Home Rug Care Tips
can you dust your small and large rugs? The best
way is with a vacuum cleaner. If done on a weekly
basis you can greatly reduce the amount of damage
caused by dust and grit. Use a vacuum attachment
(you don't need the beater bar brush for this) and
run over the top of the rug. Go from end to end
(the end is the part with the fringe tassles), and
run the attachment along the length of the rug WITH
the nap of the face fibres. Pet your rug like you
would your dog to determine which way the nap goes.
As with petting an animal you will know when you
are going with the nap, and when you are definitely
going against it. Run the vacuum attachment "with
the nap." This picks up the dust that has settled
on top but has not yet reached its way down to the
base yet. Another plus with the attachment is that
you don't get the fringe tangled in it and torn
as with your regular upright vacuum cleaner.
Once a season (i.e.: quarterly), you need a stronger
rug beating. The smaller rugs and the flat woven
pieces (Kelims, Dhurries and Navajos) can be taken
outside and shook, or smacked lightly on the backside
with a broom. The larger ones should be placed face
down (fuzzy side down) on to a hard surface. Then
a beater bar upright vacuum should be slowly ran
along the back of the rug from side to side (don't
go from end to end because there is a chance that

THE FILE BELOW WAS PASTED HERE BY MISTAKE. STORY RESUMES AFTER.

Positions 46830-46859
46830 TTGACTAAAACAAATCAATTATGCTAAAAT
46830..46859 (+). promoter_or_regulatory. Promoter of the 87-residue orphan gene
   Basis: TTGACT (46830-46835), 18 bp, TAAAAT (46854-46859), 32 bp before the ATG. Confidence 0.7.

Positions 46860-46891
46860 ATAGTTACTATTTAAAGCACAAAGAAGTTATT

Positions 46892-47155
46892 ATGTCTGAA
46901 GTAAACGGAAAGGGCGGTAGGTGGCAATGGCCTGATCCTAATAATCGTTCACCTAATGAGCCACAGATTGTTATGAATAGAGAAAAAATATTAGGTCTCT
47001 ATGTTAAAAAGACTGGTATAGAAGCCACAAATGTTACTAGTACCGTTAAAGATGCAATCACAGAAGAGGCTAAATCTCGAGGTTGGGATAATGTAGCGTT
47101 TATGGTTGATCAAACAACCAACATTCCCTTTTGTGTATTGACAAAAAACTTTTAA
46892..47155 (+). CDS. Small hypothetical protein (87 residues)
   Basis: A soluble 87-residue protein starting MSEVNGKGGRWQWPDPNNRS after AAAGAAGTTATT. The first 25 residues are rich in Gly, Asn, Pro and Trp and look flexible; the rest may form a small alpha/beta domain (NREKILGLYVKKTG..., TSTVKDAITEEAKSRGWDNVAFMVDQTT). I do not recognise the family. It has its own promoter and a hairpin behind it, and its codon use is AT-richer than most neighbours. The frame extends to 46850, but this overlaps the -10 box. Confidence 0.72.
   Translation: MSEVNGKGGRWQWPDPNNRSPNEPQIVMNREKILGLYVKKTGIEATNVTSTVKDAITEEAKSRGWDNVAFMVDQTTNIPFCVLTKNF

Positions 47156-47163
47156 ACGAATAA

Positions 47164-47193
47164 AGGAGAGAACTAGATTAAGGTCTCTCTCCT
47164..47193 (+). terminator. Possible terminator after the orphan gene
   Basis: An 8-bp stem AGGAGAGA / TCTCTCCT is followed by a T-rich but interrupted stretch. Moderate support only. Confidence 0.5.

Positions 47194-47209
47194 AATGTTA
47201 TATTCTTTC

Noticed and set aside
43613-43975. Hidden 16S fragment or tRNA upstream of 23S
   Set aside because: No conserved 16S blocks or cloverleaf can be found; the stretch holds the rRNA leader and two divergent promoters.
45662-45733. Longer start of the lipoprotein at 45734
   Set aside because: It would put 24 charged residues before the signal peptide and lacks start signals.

fringe will get sucked up into the beater bar).
Make sure the vacuum is at the “normal”
or “high” setting level. All you want
is the vibration of the vacuum to do the work, and
this can be done at these settings (don't use the
“low” setting). The vibrations shake
the dirt loose from the base and onto the hard floor.
You can then flip the rug to the other side and
sweep up what has been shaken out, and then vacuum
the top from side to side. If nothing has been shaken
out of the rug, then you are doing an excellent
job with your routine weekly dusting.
Dusting is the first and last step of our cleaning
process (there is ALWAYS, even after we have dusted
for hours, more dirt and loose wool fibres loosened
up to shake out after a bath … especially
if a rug has not been washed for many years). It
is the key step in cleaning, which is why having
your rug cleaned in the home is an absolute no-no.
rugs make striking wall hangings, and showcasing
them as your piece of art is a popular choice
for many textiles from silk rugs to tapestries
to small wool rug weavings. Some fragile pieces
that cannot be walked on any longer can also
be prepared to hang so that you can continue
to enjoy them.
The Textile Museum recommends using
velcro to hang textiles, so we offer
this to our clients to hang their textiles
for display. The velcro is attached
by hand to the rug, and then the mate
piece is attached to a piece of wood
that you can then secure to your wall.
The advantages of using velcro are:
1) The rug can
be adjusted to hang evenly (rugs are
rarely symmetrical, so this allows
you to make slight adjustments).
2) The rug lays
against the wall more evenly.
3) It makes it
easy to take down to dust (at least
once a month to ensure no insects
are making a home behind them).